Mid-Show Discoveries Buoy Serinus

Grand Prix Audio, whose attractive isolation racks, amp stands, turntables and other products featured prominently in multiple rooms at LAAS, debuted their less expensive Grand Prix Audio Parabolica turntable ($16,500). Here shown with TriPlanar 2SE tonearm ($7500) and Lyra Etna cartridge ($8995), the Parabolica rested on a Grand Prix Formula shelf upgrade ($2495) to the 4-shelf Monaco Modular isolation system ($10,250) that was supported by Apex Feet with levelers ($1320). I was told by the company's Jesse Luna that the Grand Prix Parabolica, which is based on the Monaco 2.0 turntable ($37,500), has a direct-drive system with factory-sealed hydrodynamic bearing that never needs servicing. This feature is central to its precise claimed speed accuracy and extremely low noise floor.

Together with an Aurender A10 ($5499), Aesthetix Metis linestage ($25,000), Aesthetix Rhea Eclipse phonostage ($10,000), Aesthetix Atlas Stereo Eclipse amplifier ($16,500) on a Monaco Modular amplifier stand ($3150) with Formula Shelf upgrade ($2495), Wilson Audio Sabrina loudspeakers ($15,900/pair), and Transparent Super cabling, the system sounded excellent on an LP by Count Basie.

Not having to brave huge crowds in every room made Saturday afternoon at LAAS a far more enjoyable experience than I had anticipated. (Not that every exhibitor was happy about the attendance—more on that in the show wrap.) It helped, of course, that there were many rooms with sound as good as in the Merrill Audio Room. There, a host of Merrill Audio products—Merrill Audio Veritas monoblocks ($12,000/pair), Christine line-stage preamp ($12,400), Jens phono-stage preamp ($15,449) and ANAP cabling—joined, on one end, German Physiks Borderland speakers ($36,500/pair) and, on the other, both a VPI Avenger Reference turntable ($20,000) with VPI Kevlar-wrapped "Fatboy" 12" 3D-printed arm ($1500) and Lyra Delos cartridge ($1995), and an Aurender N10 music server with 8TB drive ($8500) and EMM Labs DAC2X ($15,500).

With a Solid-Tech Rack of Science ($3000) helping to hold it all together, the system produced a lovely midrange and excellent, believable sound on both cellist Janos Starker's rendition of the Bach Prelude No.1 and Yo-Yo Ma's performance of the Dvorak Cello Concerto. After asking for something interesting and unusual, I was offered instead another audiophile classic, Alexander Gibson's RCA Living Stereo version of Saint-Saëns' Danse Macabre (from Witches' Brew). Even as I found the midrange especially captivating, I felt captive by an LP collection that featured too many "same old" recordings.

Do not, however, take that as a criticism leveled at only one exhibitor. On Sunday afternoon, I had one of those nightmare-come-true moments when, as I walked down one 5th floor hallway, I heard Rimsky-Korsakov's The Dance of the Tumblers coming from two rooms, and Rachmaninov's Symphonic Dances coming from a third. All three exhibitors clearly had the same Reference Recordings tracks on either vinyl, silver disc, or file. Given all the people who bring their own music to their stores and exhibits to audition equipment, have they never thought of asking what the title is and adding it to their collection?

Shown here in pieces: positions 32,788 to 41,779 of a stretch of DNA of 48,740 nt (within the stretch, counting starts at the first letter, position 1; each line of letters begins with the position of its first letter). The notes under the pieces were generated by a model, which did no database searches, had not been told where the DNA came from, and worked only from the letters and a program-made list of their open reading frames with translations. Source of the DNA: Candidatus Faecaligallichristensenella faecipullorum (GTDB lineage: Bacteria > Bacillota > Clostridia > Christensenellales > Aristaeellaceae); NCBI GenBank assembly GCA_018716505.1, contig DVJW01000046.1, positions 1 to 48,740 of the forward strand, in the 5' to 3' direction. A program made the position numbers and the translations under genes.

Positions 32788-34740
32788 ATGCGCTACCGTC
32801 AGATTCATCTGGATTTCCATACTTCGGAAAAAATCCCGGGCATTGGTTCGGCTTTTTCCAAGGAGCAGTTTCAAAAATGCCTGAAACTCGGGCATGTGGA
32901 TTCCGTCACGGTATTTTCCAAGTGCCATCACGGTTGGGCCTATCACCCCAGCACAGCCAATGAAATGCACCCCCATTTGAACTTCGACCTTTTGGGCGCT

I shall forever delight in Steven Norber's astonishment when yours truly walked into the PranaFidelity room and asked to hear, instead of the mild classical music expected from me, a particularly brutal track from the superb Joe Harley-mastered, analog tape-sourced CD, Screaming in Daytime (Makes Men Forget). This track, which includes performances by AudioQuest Niagara designer and percussionist Garth Powell and trumpeter Leo Wadada Smith, was the antithesis of the very nice but ultimately repetitive and predictable Tuck and Patty track that Norber put on as soon as I entered the room.

Besides some room-related booming, the PranaFidelity Bhava loudspeakers ($4950/pair) produced a really lovely midrange. The speakers were seated atop PranaFidelity Yukta prototype speaker stands ($TBD), and driven by the PranaFidelity Purna/ma amplifier ($8950) and Purna/ca preamp ($4500-$9950, depending upon options). These were variously fed by a Kuzma Stabi M turntable with Kuzma's 4Point 14" tonearm and CAR-40 phono cartridge, and an EAR Acute Classic CD player. Cabling and power distribution were from Furutech, and the equipment rack and turntable platform from Artesania Audio.

On my aforementioned jazz disc, the system moved very fast. It also sounded much better in the second (rear) row, to which Steven suggested I move. Making allowances for the room's heavy black draping, which deadened the sound, I thought the system did a really excellent job (although I was scared by the very large excursion of the Bhava's woofers). When we turned next to my well-worn CD of soprano Elly Ameling singing Schubert—I didn't want to trash all of Steven's expectations, so I purposely chose it next—the piano's midrange was over-emphasized, weighing down the voice and preventing it from floating free.

Postscript: After the show closed, when I encountered Steven in the elevator, he told me how much he had enjoyed my jazz track. Too bad I didn't have time to play him the Lou Harrison and John Cage piece that EAR USA's Dan Meinwald had loved so much, let alone some Andrew Norman.

I'm wondering if I've devoted so many blogs to praising the refreshingly unusual music choices of Jeffrey Catalano, owner of New York retailer High Water Sound, that he's beginning to experience performance anxiety when I enter his room. Nonetheless, Jeffrey rose to the challenge, quickly flipped through big piles of discs, and totally delighted me and everyone present by going all '60s psychedelic on us. First came the hilarious (to me) "Walking on Nails" from Gabor Szabo's Jazz Raga, followed by Shakti with John McLaughlin playing "La Danse du Bonheur." Vraiment, the music was so fabulous that, at first, I didn't even want to think about dissecting the sound.